However, I knew the next question the person was going to ask. “What graduate program are you in?”

4744982425_fe42abfa42_mWhen I answered, “I’m in a masters in writing program,” the reaction was almost uniform. It seems that most people look down on writers. I’ve even had a few family members ask what I’m doing to move forward with my “real” job. One person said to me, “Don’t good writers automatically know how to write?” As if every person in a writing program is incapable of writing well and therefore requires help.

Here’s a short list of authors who attended either an MA in writing program or an MFA program: Lauren Oliver, New York Times bestseller, Elizabeth Kostova, recipient of the Hopwood Award, Richard Ford, recipient of the PEN/Faulkner Award and the Pulitzer Prize, and Jhumpa Lahiri, a Pulitzer Prize winner.

I’ve wondered why so many people look down on writing programs and writers in general. Unless an author is financially successful (J.K. Rowling, Anne Rice, Sylvia Plath, Stephen King, etc.), people expect writers to have ‘real’ professions, such as being a teacher, a lawyer, or an editor.

I think writers tend to get looked down upon because:

  1. Most people think they can write and publish a novel. There have been multiple instances where I’ve heard people say, “I’m going to write a novel someday,” “Writing isn’t that hard,” or, “Haven’t you been published yet?” They don’t realize how much time and energy go into writing a full length novel. Nor do they understand that getting an agent and then a book deal is like finding the golden ticket to Willy Wonka’s Chocolate Factory. (Getting an agent doesn’t solely depend on how well a book is written. Timing, what published books are popular at the moment, the mood of the agent, the query letter, connections, luck, etc. all play a role in whether or not a writer snags an agent.)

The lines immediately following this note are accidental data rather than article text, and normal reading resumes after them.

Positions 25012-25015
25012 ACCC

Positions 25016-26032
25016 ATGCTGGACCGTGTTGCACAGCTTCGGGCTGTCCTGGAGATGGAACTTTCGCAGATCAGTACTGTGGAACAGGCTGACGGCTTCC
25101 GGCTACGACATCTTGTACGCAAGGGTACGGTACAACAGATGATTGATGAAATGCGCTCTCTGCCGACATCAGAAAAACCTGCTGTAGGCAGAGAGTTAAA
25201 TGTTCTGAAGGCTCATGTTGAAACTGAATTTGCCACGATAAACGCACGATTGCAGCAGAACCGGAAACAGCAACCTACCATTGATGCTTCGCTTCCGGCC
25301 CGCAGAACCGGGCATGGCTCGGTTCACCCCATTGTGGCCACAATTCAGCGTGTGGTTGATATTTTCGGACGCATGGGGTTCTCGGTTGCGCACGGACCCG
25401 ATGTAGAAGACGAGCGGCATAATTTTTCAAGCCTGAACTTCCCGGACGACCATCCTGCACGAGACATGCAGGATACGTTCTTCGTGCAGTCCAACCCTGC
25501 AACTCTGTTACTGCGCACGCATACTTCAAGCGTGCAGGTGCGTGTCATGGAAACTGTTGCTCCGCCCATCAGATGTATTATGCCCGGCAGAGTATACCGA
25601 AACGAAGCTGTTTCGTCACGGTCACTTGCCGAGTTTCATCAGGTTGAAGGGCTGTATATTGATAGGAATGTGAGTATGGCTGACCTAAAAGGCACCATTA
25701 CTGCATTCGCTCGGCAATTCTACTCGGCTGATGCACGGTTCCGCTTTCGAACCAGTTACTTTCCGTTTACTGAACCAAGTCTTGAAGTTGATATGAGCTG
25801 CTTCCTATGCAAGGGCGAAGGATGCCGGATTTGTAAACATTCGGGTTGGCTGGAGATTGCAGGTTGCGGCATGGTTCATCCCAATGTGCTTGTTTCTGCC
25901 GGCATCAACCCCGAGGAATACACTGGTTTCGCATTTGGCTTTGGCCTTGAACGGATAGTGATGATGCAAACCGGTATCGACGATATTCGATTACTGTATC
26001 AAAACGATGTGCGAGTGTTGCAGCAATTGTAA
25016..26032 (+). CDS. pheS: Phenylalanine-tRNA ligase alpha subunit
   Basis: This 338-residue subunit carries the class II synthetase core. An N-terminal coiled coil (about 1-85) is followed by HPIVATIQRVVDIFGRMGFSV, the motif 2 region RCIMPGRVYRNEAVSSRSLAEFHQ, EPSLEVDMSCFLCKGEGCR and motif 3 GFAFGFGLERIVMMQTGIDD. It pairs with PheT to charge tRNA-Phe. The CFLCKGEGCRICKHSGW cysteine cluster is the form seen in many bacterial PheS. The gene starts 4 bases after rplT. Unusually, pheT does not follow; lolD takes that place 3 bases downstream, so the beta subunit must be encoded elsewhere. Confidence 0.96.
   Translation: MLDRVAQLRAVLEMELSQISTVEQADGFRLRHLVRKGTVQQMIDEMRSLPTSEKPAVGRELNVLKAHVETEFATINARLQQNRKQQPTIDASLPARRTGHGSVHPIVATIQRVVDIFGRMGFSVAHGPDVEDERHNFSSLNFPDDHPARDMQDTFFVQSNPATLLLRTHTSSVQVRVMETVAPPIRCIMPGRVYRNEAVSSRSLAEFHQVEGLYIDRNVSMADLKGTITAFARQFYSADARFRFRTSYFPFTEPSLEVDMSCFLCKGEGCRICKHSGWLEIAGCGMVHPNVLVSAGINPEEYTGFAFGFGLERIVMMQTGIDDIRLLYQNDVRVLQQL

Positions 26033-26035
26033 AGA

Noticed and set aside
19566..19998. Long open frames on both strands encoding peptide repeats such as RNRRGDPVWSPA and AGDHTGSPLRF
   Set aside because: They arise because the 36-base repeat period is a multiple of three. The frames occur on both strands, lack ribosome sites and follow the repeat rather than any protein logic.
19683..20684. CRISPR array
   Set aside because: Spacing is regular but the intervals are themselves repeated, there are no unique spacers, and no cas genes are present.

2. Writers = artists. Like most forms of art, whether painting, music, or dancing, writing is seen as a hobby. It’s something to do in your spare time. It’s not a serious profession. Very few people can live off the money they make from writing. Very few people make any money from writing.
  3. Writing is a lonely road. Unlike many other types of jobs, writing is an individual process. This means that people don’t see how much time a writer dedicates to his story. It’s not only about writing those 80,000 words. There’s revisions and editing, getting people you trust to read your work and critique it (this stage is about the only one with outside interaction, until you query), and then there’s more editing.

There’s a prejudice against writing as a serious pursuit. However, writing takes a huge amount of dedication. Many people who begin a novel never finish, and out of those that do, many don’t go back and do the necessary revisions to make the novel publishable. Even if a novel is in its best condition and a writer has multiple people telling him to query because they loved his novel, there’s no guarantee that an agent will pick up the book. Writing takes resilience and one heck of a backbone.

Yet, though I know all of this, it still can hurt when I see peoples’ reactions to my chosen graduate degree. Yes, writing is most likely not going to set me up for life, but I don’t write because I’m looking for financial gain. I write because I love writing. I wouldn’t be happy if writing wasn’t in my life, so though non-writers have difficulty understanding why I’m pursuing a path that has few outward benefits, I’m going to continue doing it…and spend my free time hanging out with other writers.

Why do you think people tend to look down on writers?

(Photo courtesy of Gerrit Schirmer.)

Getting a Leg Up: Improving Your Chances of Getting Published


I’m always searching for ways to improve my chances of getting published. No matter what avenue you pursue getting published is a challenge. Many times it seems more about luck than talent or perseverance, though without staying power the chances of getting published are reduced to zero.

I’ve joined a critique group, taken creative writing classes, read several creative writing books, analyzed commercially successful novels, and am now working toward a Masters in Fiction Writing. All of this done in an effort to polish my work into a piece of writing an agent and then an editor will take on.

wanted lit agentBut even as I do all of this I know my chances are still slim. And before I go off on a bunny trail and start talking about how many poorly written novels end up being bestsellers (readability is one of the most important aspects of successful commercial fiction, not literary finesse), I would love to know what others are doing to improve their chances of getting published.